Pioneer Village opens for first open house of the season

Pioneer Village opens for first open house of the season
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Smithville Community Historical Society will feature some of the engines and equipment from their collection at their first open house of the season. At the corn grinder is Rex Miller, and at the horizontal saw is Mark Irvin.

                        

The Pioneer Village at 180 E. Main St. and the Mishler at 381 E. Main St. will hold their first open house of the year on Sunday, May 20 from 1:30-4 p.m.

This year they will feature antique power equipment with collectors of the engines and the equipment it powered on the grounds of the Smithville Community Historical Society.

The society will feature an Ireland drag saw powered by a 7-hp Callaway engine from the Creston Basket Company, a 1-and-three-fourths-hp Hercules engine powering a corn grinder and a steam-powered engine that pumps water into the spring house.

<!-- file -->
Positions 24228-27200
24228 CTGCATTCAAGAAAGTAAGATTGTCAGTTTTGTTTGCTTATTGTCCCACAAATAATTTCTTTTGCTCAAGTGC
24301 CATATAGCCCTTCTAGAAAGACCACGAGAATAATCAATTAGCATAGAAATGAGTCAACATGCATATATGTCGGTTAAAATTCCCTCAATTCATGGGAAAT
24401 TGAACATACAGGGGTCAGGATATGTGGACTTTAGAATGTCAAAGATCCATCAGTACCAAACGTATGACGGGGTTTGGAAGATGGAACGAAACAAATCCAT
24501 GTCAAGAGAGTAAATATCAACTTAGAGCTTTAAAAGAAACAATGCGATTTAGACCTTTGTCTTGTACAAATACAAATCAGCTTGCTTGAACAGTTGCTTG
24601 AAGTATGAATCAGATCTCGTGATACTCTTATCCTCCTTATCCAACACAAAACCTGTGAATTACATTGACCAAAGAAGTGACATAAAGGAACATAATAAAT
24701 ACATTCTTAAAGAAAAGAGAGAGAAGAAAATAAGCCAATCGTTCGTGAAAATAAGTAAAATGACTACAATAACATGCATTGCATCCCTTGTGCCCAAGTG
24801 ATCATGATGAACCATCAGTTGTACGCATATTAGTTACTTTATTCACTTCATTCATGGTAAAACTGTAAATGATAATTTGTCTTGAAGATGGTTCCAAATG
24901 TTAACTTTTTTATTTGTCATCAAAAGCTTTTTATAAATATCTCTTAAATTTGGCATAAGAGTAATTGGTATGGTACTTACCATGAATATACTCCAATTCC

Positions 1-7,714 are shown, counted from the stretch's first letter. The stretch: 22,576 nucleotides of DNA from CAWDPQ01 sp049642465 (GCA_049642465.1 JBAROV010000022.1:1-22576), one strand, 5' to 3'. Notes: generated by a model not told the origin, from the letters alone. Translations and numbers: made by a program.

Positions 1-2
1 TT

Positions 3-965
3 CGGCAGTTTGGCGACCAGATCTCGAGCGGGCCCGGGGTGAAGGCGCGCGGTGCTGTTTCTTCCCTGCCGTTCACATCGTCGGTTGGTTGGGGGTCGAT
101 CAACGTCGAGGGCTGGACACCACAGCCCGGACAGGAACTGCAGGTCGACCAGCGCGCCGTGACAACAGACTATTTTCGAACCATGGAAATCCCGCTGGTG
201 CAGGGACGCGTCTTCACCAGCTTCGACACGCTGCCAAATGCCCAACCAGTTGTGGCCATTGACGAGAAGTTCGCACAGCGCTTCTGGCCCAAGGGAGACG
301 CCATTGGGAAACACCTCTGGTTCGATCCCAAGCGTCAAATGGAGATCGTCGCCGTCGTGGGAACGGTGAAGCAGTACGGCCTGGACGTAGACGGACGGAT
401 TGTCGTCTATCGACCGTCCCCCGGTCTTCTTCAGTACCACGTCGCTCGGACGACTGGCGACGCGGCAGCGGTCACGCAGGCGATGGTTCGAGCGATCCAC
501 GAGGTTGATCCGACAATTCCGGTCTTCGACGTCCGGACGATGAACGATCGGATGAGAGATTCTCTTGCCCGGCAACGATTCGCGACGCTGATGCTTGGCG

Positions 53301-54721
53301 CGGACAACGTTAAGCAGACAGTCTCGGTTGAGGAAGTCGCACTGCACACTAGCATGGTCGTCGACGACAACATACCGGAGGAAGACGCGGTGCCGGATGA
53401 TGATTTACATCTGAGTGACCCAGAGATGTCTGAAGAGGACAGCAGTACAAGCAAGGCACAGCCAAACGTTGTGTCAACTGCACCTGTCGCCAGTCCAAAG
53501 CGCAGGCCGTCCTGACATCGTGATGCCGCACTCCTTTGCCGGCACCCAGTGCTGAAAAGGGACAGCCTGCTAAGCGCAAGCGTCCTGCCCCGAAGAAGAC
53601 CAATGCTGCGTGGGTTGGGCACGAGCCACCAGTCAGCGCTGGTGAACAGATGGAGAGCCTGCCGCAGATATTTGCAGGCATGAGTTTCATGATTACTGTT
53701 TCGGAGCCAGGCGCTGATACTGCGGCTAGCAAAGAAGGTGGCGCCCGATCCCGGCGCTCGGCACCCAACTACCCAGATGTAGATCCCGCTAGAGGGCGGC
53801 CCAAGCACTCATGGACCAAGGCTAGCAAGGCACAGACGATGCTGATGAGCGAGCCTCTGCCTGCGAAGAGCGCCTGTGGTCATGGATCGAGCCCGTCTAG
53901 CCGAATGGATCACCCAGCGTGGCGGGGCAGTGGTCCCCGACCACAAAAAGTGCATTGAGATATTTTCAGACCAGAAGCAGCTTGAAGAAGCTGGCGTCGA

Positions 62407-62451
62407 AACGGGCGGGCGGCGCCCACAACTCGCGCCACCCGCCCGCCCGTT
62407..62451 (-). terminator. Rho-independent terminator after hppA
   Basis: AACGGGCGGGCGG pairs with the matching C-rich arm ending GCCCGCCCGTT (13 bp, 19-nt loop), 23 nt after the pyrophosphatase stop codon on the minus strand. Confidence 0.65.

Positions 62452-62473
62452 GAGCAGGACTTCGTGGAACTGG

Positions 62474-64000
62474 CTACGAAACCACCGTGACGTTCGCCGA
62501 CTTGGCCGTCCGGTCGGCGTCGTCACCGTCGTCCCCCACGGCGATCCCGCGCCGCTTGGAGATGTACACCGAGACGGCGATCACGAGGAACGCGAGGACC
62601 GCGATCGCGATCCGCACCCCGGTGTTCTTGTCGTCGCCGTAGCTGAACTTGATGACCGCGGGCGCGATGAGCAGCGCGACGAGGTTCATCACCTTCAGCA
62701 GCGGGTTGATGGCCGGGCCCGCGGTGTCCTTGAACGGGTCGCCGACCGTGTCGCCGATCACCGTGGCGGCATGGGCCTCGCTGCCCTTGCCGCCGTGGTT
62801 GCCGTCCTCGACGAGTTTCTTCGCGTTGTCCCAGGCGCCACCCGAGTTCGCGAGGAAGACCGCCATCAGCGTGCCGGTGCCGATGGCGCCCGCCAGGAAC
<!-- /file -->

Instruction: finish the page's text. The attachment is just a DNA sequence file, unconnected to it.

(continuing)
The peak production for these engines was 1910 to the 1930s, and they were made by the following manufacturers: Stover, Hercules, International Harvester, McCormick Deering, John Deer and Fairbanks Mores, to name a few.

The four-stroke internal combustion engine was used to power many tools that were used on the farm prior to having electric service at each farm. They will be located on the grounds of the Pioneer Village, the old school lot across from the Church of God, and if needed, at the Mishler Weaving Mill.

The vintage base ball team, the Smithville Stars, will be in their 150th year as a team and will play on the field behind the Irvin Pioneer Log Cabin at 2 p.m. at each open house from May through September. This month they will play the Canal Fulton Mules. Bring a chair or a blanket to sit on.

Norma Trotter and Friends will again play music from an earlier era on the dulcimer, being located at the Pioneer Village in May, June, July and September. In August they will play for the Antique Market at the Mishler Weaving Mill. There also will be a hot dog vendor at the Pioneer Village.

Craftsmen will be in their respective buildings, demonstrating their trades. At the Mishler Weaving Mill and Gift Shop, the ladies will be at the loom. The Greater Akron Model-T Club has added a number of items and made some changes in their display, so visitors will want to stop in.

There is no admission fee, but donations are appreciated. For any changes or updates, visit the website at www.sohchs.org or Facebook at www.facebook.com/SCHSMishler.


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